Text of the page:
Water the whole root zone. On allowed watering days, irrigate until the water reaches 12 inches deep for grass, 12 to 18 inches for shrub and perennials, and 12 to 24 inches for trees. This provides a greater reservoir of water for the plants to draw from, and many will be able to get by on weekly, twice-monthly or monthly irrigation if they are conditioned to send their roots deep. To check the watering depth, use a soil probe or push a long screwdriver into the ground. The depth it reaches easily indicates how deeply the water has infiltrated.
  3. Avoid wasting water to runoff. If water runs off before the watering cycle finishes, split the cycle time. Set the timer to water in two, three or even four cycles at least an hour apart to allow the water to soak in. To ensure water isn't flowing below the root zone, check the watering depth after each cycle.

    An irrigation scheduling worksheet created by Loren Oki, UC ANR Cooperative Extension specialist in the Department of Plant Sciences at UC Davis, and Darren Haver, UC ANR Cooperative Extension advisor in Orange County, helps fine tune irrigation timing. The worksheet is available for free online at the Center for Urban Horticulture website http://www.ccuh.ucdavis.edu.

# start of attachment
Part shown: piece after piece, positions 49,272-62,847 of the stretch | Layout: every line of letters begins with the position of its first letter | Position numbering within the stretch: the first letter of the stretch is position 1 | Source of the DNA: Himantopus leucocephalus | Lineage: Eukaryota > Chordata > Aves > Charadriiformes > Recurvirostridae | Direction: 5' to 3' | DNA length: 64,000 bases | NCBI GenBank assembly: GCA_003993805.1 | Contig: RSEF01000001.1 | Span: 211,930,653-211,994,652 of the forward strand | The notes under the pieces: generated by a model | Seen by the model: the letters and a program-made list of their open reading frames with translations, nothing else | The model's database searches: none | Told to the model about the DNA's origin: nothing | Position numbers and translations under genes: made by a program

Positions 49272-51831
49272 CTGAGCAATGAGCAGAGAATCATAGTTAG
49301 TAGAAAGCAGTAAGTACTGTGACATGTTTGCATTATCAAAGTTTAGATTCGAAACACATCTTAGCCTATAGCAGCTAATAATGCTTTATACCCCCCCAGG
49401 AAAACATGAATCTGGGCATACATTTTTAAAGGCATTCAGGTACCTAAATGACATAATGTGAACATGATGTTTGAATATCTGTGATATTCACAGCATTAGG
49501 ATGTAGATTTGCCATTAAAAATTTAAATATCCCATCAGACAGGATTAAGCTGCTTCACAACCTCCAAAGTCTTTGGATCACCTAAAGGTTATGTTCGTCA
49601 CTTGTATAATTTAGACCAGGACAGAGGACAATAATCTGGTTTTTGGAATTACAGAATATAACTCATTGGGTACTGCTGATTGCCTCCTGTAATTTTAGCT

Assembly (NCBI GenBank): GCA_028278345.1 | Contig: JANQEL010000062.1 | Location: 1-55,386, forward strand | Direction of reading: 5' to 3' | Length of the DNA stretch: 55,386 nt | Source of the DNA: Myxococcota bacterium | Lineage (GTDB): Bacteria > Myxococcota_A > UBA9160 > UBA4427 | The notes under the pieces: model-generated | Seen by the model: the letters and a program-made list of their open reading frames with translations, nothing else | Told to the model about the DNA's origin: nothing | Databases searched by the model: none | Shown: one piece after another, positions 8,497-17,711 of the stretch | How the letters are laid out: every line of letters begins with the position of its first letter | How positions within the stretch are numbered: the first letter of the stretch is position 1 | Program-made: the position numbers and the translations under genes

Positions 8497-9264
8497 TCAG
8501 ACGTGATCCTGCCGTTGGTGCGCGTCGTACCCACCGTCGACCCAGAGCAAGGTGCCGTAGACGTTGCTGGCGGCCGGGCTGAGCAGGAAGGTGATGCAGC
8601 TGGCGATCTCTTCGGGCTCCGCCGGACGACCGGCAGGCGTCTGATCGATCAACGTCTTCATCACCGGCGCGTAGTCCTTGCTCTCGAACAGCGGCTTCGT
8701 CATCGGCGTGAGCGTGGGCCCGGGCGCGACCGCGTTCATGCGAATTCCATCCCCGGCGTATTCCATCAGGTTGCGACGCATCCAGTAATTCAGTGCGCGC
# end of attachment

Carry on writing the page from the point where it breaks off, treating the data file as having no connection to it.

4. Switch to inline drip tubing for beds.  Drip irrigation applies water where it is needed with less loss to the air. Be sure to lay tubing so water reaches plants' entire root zone.

  5. MULCH, MULCH, MULCH. Adding 3 or 4 inches of organic material such as wood chips, shredded bark or bark nuggets will improve soil health while retaining water and lowering stress on your plants. Place mulch away from the street curb to prevent heavy rains from washing it into the storm drains.